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Dingo Baby
Dingo Baby

Dingo Habits

Dingoes live in family groups within a primary territory. Their home range, however, is much larger, often overlapping other groups. Young male dingoes forage alone over a wide area, often covering as much as 40 miles in a night. They may join local family groups when food is abundant; when it is scarce, they will be driven away.
Australia's largest mammalian predator, Dingoes have been present in Australia for at least 3 500 years and perhaps as long as 11 000 years. They have an important ecological role, helping suppress populations of feral animals, and there is anecdotal evidence they help maintain populations of endangered species by excluding introduced feral predators like cats and foxes. Fatal attacks on humans are extremely rare, but since the co-existence with humans is present, fatalities can be possible. It is believed that Dingoes originally were a domestic dog brought to Australia by the aborigines. Because they often breed with domestic dogs, it is believed that only about 25% of Dingoes alive today are purebreds.

Dingo Communication

Like all domestic dogs, dingoes tend towards a phonetic communication, the difference being that they mostly use howling and whimpering rather than barking. Compared to most other dogs, the bark of a dingo is short. Barking is almost exclusively used for giving warnings. Usually there are three kinds of howls distinguished: long and persistent, rising and ebbing, and short and abrupt.

Dingo Breeding

In fall or early winter, the female dingo comes into heat. She selects a mate, often the father of her previous litter of pups, from the pack of males that follow her. The pack then breaks up, leaving the pair alone to breed.
Pups are born nine weeks later. The female gives birth in the same hidden, sheltered location each year unless it is disturbed by humans or predators. Although the pups are weaned after eight weeks, they remain with their parents for up to a year. The female suckles her pups and also feeds them with small pieces of regurgitated meat. The pups grow quickly, and both parents must hunt food for them. They travel long distances in search of prey, but prey close to their own territory is left untouched, so that the pups may learn to hunt it themselves.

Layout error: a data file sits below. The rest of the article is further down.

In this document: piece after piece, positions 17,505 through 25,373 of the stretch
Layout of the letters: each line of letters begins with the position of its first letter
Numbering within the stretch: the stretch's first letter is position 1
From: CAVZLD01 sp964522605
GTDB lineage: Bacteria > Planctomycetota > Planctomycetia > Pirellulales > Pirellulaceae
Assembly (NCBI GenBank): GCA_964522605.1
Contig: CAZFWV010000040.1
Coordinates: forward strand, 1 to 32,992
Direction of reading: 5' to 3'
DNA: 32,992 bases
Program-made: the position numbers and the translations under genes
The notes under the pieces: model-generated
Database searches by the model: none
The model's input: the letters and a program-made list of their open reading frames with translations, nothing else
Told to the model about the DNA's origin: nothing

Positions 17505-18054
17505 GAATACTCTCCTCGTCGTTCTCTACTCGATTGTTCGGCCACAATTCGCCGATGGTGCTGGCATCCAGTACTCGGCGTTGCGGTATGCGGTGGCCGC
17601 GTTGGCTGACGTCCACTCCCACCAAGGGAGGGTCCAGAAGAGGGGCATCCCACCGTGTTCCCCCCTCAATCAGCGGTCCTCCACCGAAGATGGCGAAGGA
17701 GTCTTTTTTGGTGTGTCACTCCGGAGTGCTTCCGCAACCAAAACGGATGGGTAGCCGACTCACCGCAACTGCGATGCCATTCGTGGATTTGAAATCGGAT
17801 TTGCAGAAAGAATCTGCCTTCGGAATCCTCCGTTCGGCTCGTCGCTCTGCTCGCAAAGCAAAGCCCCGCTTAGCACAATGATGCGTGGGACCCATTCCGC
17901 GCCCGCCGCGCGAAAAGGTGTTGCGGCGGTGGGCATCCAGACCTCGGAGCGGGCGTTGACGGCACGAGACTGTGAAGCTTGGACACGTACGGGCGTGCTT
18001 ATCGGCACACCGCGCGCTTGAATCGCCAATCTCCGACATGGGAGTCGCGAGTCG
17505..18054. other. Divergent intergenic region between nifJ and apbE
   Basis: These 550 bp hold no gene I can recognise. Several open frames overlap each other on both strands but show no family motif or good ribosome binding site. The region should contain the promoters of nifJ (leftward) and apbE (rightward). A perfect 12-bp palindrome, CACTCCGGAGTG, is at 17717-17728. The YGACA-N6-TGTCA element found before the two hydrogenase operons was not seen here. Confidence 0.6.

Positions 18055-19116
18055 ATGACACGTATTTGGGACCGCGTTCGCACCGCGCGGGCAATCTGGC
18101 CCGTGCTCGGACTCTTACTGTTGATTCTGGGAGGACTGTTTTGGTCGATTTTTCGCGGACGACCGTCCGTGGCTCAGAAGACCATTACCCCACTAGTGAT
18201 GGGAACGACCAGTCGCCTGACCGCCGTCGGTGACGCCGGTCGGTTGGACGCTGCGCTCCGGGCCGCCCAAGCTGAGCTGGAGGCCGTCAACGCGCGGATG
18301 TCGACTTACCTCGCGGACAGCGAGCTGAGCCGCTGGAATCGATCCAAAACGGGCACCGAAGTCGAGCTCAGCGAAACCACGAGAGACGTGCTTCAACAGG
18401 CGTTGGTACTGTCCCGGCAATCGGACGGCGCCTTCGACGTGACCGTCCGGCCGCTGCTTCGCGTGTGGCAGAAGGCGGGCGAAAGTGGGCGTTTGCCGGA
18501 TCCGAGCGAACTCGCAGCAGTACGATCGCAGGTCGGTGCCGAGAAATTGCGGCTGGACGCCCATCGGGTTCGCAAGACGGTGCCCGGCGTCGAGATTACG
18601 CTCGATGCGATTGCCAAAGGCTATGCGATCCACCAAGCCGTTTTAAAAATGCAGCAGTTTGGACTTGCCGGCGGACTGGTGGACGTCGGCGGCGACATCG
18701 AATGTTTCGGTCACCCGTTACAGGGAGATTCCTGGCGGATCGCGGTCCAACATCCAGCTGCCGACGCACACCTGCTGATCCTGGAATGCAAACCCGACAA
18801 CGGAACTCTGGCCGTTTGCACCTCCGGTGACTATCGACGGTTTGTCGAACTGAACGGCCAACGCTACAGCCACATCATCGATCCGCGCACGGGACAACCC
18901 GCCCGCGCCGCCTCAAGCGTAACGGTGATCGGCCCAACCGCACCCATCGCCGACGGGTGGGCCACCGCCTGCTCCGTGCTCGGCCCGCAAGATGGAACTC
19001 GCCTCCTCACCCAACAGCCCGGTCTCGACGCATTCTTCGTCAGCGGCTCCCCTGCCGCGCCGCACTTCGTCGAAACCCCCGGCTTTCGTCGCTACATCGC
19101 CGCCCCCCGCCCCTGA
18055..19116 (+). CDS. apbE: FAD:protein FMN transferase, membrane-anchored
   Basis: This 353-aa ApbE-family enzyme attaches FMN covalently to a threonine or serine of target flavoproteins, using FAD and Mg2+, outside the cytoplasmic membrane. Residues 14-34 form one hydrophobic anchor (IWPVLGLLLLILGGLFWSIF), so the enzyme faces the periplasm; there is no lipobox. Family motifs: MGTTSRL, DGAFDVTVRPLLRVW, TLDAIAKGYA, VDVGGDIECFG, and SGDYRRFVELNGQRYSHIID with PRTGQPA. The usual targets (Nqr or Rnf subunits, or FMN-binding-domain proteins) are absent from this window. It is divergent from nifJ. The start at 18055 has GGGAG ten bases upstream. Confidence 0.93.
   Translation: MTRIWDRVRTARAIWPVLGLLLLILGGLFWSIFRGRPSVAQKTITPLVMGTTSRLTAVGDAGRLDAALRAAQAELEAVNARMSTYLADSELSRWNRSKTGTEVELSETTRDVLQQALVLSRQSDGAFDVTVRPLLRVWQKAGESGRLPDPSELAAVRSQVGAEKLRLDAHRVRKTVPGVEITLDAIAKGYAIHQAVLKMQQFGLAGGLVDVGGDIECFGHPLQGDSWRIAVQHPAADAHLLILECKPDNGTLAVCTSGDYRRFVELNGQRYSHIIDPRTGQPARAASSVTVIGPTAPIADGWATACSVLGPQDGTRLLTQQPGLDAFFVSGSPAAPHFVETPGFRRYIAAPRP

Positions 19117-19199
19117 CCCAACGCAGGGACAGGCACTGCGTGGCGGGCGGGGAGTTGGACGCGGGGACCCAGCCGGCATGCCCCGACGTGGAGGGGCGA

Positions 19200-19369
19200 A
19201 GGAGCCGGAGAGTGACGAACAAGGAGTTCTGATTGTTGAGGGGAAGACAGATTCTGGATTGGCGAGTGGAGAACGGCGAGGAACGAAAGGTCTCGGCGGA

Dingo Food & Feeding

Since most of their prey is nocturnal, dingoes hunt at night. They hunt alone or in packs. When a pack kills more than it can eat, the remains are buried and dug up later. When dingoes hunt a large animal, such as the gray kangaroo, they give chase and charge their prey. After biting it, they come back off to avoid being kicked, as this can be fatal. As sheep farming has become widespread across Australia, dingoes have found the flocks to be easy prey. The dingoes usually kill only as much as they can eat, although pups can become overly excited, killing injuring many sheep. When food is scarce, dingoes will eat bird eggs, grubs, and wildfowl.

Dingo Key Facts

              Height: Length: 44-73 in. Tail 18-30in.
              Weight: Males, 125-250 lb. Females, 100-200 lb
             Sexual maturity: 2 years
             Mating: June to August
             Gestation: 63 days
             Number of young: Up to 8 pups
            Habit: Males territorial. Family groups may include young of previous litter
            Diet: Rabbits, small marsupials, kangaroos, and farm animals
            Lifespan: 14 years



  • Dingoes are descended from a family of Asian wild dogs which don't bark.
  • When the first European settlers arrived in Australia, they found aborigine women suckling dingo pups.
  • One mother moved a litter of six pups individually over 5 miles in one night, a total journey of 60 miles.
  • The earliest known dingo skeleton is 3,000 years old, but the first dingoes are thought to have reached Australia 4,000 years earlier.
  • Some varieties of dingo are born without tails.

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